In a small U.S. study, nearly half of all pregnant women surveyed did not think electronic cigarettes contain nicotine or know that the devices can be addictive.

Almost half of the group of 316 pregnant women also believed e-cigarettes were less harmful to their fetuses than traditional cigarettes, when in fact the safety of using e-cigarettes while pregnant has not been determined, researchers say.

Victoria Coleman-Cowger, one of the study’s authors, said in an email that while e-cigarette use has increased considerably over the past few years, many people, including pregnant women, are not well informed about them.

“Our hope . . . was to gain a better understanding of how and how much e-cigarettes are being used by pregnant women, perceptions surrounding their use (including perceived risks of use), and motivations for use,” said Coleman-Cowger, the principal research scientist at Battelle Public Health Center for Tobacco Research in Baltimore, Maryland.

The study team recruited pregnant women being treated at a University of Maryland outpatient clinic for an anonymous survey. Participants answered questions about their smoking history, knowledge about the harms of cigarettes and e-cigarettes and their attitudes toward e-cigarettes.

The researchers found that 42 women, or 13 percent of participants, said they had ever used e-cigarettes, while only 2 women reported currently using e-cigarettes daily.

Among those who had ever used e-cigarettes, three out of four women said they did so because the devices were less harmful than traditional cigarettes and about the same number said they used the devices to help them quit smoking.

Of all the survey participants, 57 percent believed that e-cigarettes contain nicotine, 61 percent thought that e-cigarettes can be addictive and 43 percent believed that e-cigarettes are less harmful to a fetus than traditional cigarettes.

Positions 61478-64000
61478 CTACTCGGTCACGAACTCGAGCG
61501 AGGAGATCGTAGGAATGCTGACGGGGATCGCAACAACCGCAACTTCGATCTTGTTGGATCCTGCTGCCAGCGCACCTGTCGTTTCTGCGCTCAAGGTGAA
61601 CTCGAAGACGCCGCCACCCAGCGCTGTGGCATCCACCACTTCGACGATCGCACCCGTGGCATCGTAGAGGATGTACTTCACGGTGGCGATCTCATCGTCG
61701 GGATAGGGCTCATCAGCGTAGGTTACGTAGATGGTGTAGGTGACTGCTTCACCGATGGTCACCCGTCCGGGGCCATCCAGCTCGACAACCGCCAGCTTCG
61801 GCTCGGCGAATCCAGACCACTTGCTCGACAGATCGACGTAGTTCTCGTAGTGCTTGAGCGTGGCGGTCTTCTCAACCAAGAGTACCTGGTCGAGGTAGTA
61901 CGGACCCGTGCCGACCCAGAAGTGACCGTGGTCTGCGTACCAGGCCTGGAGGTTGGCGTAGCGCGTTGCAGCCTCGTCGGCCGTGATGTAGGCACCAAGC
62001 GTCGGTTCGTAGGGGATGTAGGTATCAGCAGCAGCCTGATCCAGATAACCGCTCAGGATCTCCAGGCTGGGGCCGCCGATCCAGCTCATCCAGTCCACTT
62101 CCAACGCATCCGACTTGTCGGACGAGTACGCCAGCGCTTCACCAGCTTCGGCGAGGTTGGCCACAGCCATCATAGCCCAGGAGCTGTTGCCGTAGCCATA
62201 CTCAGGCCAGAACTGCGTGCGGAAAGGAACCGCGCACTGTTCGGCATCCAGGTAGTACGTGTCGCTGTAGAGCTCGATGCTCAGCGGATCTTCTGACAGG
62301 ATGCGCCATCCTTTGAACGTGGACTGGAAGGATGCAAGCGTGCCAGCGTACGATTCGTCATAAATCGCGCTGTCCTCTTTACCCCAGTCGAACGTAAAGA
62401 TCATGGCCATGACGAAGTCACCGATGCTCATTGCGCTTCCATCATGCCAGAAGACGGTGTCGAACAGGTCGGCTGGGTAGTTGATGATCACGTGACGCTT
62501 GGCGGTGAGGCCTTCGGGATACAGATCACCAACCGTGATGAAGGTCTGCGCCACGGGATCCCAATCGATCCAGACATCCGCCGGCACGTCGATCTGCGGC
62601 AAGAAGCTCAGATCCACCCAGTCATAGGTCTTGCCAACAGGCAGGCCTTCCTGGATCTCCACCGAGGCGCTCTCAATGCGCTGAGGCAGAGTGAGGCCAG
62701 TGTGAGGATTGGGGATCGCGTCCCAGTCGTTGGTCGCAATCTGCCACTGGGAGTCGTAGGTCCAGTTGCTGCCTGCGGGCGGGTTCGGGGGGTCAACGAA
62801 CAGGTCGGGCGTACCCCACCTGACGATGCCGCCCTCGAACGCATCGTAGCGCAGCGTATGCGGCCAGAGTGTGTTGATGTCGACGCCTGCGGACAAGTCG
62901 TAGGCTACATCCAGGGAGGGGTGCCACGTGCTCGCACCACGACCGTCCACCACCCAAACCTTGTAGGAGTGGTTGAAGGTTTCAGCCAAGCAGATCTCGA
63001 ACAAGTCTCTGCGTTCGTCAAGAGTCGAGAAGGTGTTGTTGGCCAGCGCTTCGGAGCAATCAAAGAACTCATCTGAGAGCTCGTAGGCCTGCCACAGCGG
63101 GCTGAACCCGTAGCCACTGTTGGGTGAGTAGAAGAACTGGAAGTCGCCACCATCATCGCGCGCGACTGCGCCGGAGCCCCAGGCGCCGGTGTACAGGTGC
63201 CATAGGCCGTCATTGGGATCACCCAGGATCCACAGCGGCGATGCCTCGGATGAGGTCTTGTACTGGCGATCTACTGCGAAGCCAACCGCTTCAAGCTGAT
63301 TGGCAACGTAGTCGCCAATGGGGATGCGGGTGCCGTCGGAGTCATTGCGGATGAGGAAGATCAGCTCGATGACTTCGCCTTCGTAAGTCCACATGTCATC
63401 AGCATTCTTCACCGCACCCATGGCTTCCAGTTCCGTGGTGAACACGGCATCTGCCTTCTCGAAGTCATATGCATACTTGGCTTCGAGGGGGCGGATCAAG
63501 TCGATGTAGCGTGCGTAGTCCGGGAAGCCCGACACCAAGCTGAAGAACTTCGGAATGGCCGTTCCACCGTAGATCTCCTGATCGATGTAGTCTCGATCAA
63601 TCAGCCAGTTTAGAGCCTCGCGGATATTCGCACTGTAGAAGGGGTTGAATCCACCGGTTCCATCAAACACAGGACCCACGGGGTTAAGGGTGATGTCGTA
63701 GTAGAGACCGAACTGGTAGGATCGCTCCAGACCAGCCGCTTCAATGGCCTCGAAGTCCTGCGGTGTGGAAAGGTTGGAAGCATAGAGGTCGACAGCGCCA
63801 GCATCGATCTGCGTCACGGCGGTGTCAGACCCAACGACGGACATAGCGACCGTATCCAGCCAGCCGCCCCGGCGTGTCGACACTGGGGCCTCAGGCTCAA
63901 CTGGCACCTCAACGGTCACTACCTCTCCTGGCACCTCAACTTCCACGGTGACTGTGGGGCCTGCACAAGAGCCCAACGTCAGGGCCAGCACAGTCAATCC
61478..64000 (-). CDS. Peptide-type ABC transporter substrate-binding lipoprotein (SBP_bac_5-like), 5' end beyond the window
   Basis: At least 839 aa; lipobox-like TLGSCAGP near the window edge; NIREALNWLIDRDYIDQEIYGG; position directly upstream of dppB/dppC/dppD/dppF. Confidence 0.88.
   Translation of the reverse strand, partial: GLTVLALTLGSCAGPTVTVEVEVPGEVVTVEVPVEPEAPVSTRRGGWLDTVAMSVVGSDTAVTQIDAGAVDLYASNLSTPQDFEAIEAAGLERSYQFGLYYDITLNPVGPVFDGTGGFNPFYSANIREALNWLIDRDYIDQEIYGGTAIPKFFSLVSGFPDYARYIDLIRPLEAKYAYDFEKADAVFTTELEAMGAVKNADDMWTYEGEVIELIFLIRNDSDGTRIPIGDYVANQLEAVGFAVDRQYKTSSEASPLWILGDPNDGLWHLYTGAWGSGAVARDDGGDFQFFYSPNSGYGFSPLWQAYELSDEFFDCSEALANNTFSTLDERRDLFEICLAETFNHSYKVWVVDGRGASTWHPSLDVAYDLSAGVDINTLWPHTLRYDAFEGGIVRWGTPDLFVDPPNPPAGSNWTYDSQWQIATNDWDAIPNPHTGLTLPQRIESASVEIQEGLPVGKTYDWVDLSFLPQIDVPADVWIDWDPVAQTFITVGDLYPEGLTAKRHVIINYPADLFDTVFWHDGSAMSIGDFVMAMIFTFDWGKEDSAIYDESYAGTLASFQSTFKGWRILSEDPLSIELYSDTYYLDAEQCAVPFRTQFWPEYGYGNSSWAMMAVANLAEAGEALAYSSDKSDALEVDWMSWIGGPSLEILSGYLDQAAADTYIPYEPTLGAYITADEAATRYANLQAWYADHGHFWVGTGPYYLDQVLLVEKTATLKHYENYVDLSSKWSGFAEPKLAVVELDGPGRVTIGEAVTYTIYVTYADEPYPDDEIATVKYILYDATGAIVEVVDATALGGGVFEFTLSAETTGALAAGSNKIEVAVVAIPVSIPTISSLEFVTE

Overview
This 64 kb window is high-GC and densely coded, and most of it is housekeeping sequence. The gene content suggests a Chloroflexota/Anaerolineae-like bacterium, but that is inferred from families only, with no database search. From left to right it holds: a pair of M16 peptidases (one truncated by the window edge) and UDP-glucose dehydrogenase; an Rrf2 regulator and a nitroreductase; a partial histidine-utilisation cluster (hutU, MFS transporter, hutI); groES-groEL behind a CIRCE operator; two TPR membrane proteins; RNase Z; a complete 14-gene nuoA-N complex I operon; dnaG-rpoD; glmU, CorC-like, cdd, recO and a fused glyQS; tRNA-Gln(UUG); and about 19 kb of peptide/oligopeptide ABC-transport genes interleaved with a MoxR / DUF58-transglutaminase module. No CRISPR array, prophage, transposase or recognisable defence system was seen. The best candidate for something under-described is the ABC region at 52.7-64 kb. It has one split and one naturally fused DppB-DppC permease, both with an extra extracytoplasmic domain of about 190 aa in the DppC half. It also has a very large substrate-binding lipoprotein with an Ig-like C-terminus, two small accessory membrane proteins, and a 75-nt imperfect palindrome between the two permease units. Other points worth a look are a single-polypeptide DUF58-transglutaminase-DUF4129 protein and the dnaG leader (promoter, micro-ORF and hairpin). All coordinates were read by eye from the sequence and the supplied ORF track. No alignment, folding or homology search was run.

Pregnant women who had ever used e-cigarettes were more likely than non-users to believe they are less harmful than traditional cigarettes to both themselves and their baby, the study team reports in the Journal of Addiction Medicine.

Although much of the harm from smoking comes from the burning of tobacco, the nicotine in e-cigarettes is a health hazard in its own right, and may also have a negative effect on pregnancy outcomes, the study team points out.

In previous research on smokeless tobacco, pregnant women who used it were more likely to experience preterm birth, low-birthweight babies and stillbirth than non-users, the authors note.

Dr. Michael Weaver, medical director at the Center for Neurobehavioral Research on Addiction at the University of Texas in Houston, said that nicotine use can lead to heart disease and other heart problems.

Weaver, who was not involved in the new study, added in an email that the electronic cigarette “is not regulated in the U.S. and has not undergone much research and testing like other consumer products.”

Weaver also warned that there are no long-term studies on the health effects of e-cigarette vapor.

Pregnant women may also be misguided about how useful electronic cigarettes are in helping to quit smoking, Coleman-Cowger said.

“We do not know conclusively the impact of e-cigarette use, and using e-cigarettes during pregnancy may not reduce risks as commonly perceived,” she said.

“Abstinence from all tobacco and nicotine products is still the best recommendation for pregnant women,” Weaver said.